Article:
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by Louise Fiszer & Jeannette Ferrary

In the spring asparagus festivals are held everywhere from Limburg, Holland to Stockton, California. Calling itself the Asparagus Capital of the World, Stockton hosts an annual two-day festival in April. California produces more than 70% of this country's 200,000 pounds of fresh asparagus in the San Joaquin/Sacramento delta area.

Thin or thick, white or green or lavender, warm or cold or hot, asparagus generates much discussion. When it comes to cooking it, the world experts vigorously disagree: James Beard advised "Place asparagus in a skillet. Pour in enough cold water to cover and add salt. Bring to a boil." Andre Simon countered: "Never put asparagus in cold water and bring water to a boil." Recipes range from the advice of Richard Olney who insists that asparagus needs no saucing whatsoever, to an early Fanny Farmer asparagus salad sauced with catsup, to Escoffier's hard to believe Asparagus Ice Cream.

In the face of all these countervailing recommendations, we dare to add our own bit of asparagus advice: whenever possible eat it with your fingers.



Consumer and Cooking Guide

Market Selection
Green asparagus is the most common variety, with the costly, imported white and the newly-developed red varieties making occasional appearances on the produce scene. All types should have firm, unblemished stalks with tightly closed tips. Stalk thickness is a matter of reference. (Thin stalks have a grassier, young taste and the thick a bit more succulent.)

March through June, although imported asparagus may be found all year round.

Refrigerate, upright, in a container of water. If space is a problem, wrap bottom of stalks in a damp paper towel and seal in a plastic bag in the refrigerator up to four days.

1 pound=about 15 stalks
1 pound, trimmed and peeled=3 cups
1/2 pound=1 serving

Nutritional Value
Vitamin A and C
35 calories per cup

Cooking Note
Asparagus stalks have an outer fibrous membrane that should be removed with a vegetable peeler before cooking. Snap off tough ends of stalks before cooking.

Basic Cooking Methods
Cook in salted boiling water for three to four minutes.
Steam for five to six minutes.

Asparagus Spears with Red Pepper Dipping Sauce
serves about 8 as an hors d'oeuvre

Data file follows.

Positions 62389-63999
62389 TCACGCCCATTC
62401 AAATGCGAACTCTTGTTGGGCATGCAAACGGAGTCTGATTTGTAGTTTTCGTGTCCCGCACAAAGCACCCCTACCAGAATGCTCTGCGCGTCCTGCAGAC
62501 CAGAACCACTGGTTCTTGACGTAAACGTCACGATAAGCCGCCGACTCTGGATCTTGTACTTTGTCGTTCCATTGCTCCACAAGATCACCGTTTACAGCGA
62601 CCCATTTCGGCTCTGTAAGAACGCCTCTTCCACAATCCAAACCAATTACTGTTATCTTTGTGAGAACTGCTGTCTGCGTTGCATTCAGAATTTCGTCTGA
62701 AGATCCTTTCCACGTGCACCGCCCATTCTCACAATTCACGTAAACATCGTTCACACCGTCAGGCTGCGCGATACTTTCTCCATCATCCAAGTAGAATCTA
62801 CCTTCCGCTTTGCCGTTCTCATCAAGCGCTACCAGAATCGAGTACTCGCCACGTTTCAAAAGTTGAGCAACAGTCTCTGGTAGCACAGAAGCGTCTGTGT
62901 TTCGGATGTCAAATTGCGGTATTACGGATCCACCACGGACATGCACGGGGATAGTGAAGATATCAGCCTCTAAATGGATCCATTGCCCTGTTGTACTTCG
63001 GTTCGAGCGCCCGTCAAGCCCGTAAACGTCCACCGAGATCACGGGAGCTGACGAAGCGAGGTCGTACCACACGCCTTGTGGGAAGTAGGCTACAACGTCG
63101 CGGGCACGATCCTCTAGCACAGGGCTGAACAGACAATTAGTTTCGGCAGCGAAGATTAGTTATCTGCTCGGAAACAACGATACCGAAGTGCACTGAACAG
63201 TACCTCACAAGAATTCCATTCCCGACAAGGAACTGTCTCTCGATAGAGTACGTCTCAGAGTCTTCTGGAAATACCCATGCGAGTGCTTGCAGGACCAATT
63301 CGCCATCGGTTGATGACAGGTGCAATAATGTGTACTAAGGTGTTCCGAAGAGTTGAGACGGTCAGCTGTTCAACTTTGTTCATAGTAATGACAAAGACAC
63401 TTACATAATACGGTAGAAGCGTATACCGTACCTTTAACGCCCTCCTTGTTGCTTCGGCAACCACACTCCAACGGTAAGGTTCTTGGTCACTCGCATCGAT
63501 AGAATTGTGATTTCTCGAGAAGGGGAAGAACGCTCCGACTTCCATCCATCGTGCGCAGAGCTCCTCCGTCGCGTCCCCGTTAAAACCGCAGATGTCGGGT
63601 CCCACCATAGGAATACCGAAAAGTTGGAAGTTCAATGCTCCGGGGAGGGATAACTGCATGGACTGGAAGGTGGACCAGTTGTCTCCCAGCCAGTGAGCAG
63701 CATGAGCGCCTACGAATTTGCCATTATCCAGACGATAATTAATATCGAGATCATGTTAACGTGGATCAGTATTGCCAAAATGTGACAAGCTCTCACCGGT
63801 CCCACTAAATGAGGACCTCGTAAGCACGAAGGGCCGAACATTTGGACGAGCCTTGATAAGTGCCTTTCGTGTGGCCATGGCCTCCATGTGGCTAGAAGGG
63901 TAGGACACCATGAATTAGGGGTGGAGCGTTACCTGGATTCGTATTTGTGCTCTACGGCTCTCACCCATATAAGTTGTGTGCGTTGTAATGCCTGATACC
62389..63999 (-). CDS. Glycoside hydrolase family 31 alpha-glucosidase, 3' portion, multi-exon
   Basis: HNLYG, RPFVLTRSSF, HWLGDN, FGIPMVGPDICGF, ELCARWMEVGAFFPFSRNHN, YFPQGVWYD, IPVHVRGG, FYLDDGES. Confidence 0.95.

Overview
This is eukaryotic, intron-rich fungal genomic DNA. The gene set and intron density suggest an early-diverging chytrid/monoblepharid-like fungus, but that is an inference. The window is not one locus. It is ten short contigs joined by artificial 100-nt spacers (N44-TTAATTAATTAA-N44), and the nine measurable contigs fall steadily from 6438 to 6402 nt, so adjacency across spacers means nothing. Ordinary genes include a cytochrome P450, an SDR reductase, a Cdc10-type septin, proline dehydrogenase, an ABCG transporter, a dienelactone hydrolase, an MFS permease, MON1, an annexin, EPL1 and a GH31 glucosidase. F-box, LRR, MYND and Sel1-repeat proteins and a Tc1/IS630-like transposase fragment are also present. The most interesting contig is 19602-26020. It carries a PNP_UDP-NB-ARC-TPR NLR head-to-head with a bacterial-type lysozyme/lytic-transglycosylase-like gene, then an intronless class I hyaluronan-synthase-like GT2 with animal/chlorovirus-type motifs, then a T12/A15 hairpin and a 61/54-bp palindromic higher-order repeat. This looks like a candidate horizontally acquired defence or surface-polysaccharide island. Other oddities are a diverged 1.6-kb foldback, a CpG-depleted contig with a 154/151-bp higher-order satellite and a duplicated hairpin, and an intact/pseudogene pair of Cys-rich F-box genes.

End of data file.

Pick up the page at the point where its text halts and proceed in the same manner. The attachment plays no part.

3 pounds asparagus spears, cooked just until tender and cooled

Red Pepper Sauce:
1 large red bell pepper, roasted, peeled and seeded
1 jalapeno pepper, seeded and deveined
1 tablespoon honey
1/2 cup mayonnaise
1/2 cup plain yogurt
2 tablespoons chopped cilantro leaves
salt and pepper

Arrange asparagus on serving platter. Puree sauce ingredients in food processor or blender and pour into small bowl. Set beside asparagus for dipping.

Warm Asparagus and Parmesan Salad
serves 6

2 pounds asparagus, peeled and cut into one-inch pieces
2 teaspoons fresh lemon juice
3 tablespoons extra-virgin olive oil
freshly ground pepper
4 ounces parmesan cheese in one piece
4 cups mixed greens

Bring large pot of salted water to a boil. Add the asparagus and cook three minutes from the time water returns to a boil. Drain briefly under cold water. They should still be warm.
Toss asparagus with lemon juice, olive oil, and pepper to taste. With a vegetable peeler, shave thin slices of parmesan on top. Make a bed of greens on serving plate and mound asparagus on top. Serve immediately.

Penne with Asparagus and Prosciutto
serves 4

3 tablespoons oil or butter
1/4 pound prosciutto, diced or chopped
1 medium leek, white part only, thinly sliced
1/4 cup white wine
1 cup chicken stock
1/4 cup heavy cream
2 pounds asparagus, cut into 2-inch pieces, cooked just until tender
salt and pepper
1 pound freshly cooked penne pasta
1/4 cup chives
3 ounces grated Fontina cheese

Heat oil in large skillet. Cook prosciutto and leek about six minutes. Stir in wine and chicken stock, bring to a boil and cook until slightly thickened. Add cream, bring to a boil and add asparagus. Cook another minute. Taste for salt and pepper and toss with penne. Sprinkle with chives and Fontina and serve.

Grilled Salmon with Asparagus Pur�e
serves 6

2 pounds asparagus, peeled and cooked until very tender
2 tablespoons butter, room temperature
1/4 cup whole milk ricotta cheese
1/4 cup chicken stock
1 tablespoon fresh lemon juice
1/2 teaspoon mild prepared mustard
1 tablespoon chopped fresh dill
salt and pepper

6 cooked asparagus tips for garnish

6 salmon steaks
salt and pepper
2 tablespoons olive oil

Preheat the grill.
Combine the purre ingredients in a blender until very smooth.

Sprinkle the salmon with salt and pepper and brush with olive oil. Grill about four minutes per side.

To serve: Ladle about half the purre on each plate and place a cooked salmon steak over it. Ladle remaining purre over steaks and garnish with asparagus spear.


Jeannette & Louise are Bay Area freelance food writers and the authors of several books including Sweet Onions & Sour Cherries and A Good Day for Soup.

Note: This information was accurate when it was published. Please be sure to confirm all rates and details directly with the businesses in question before making your plans.

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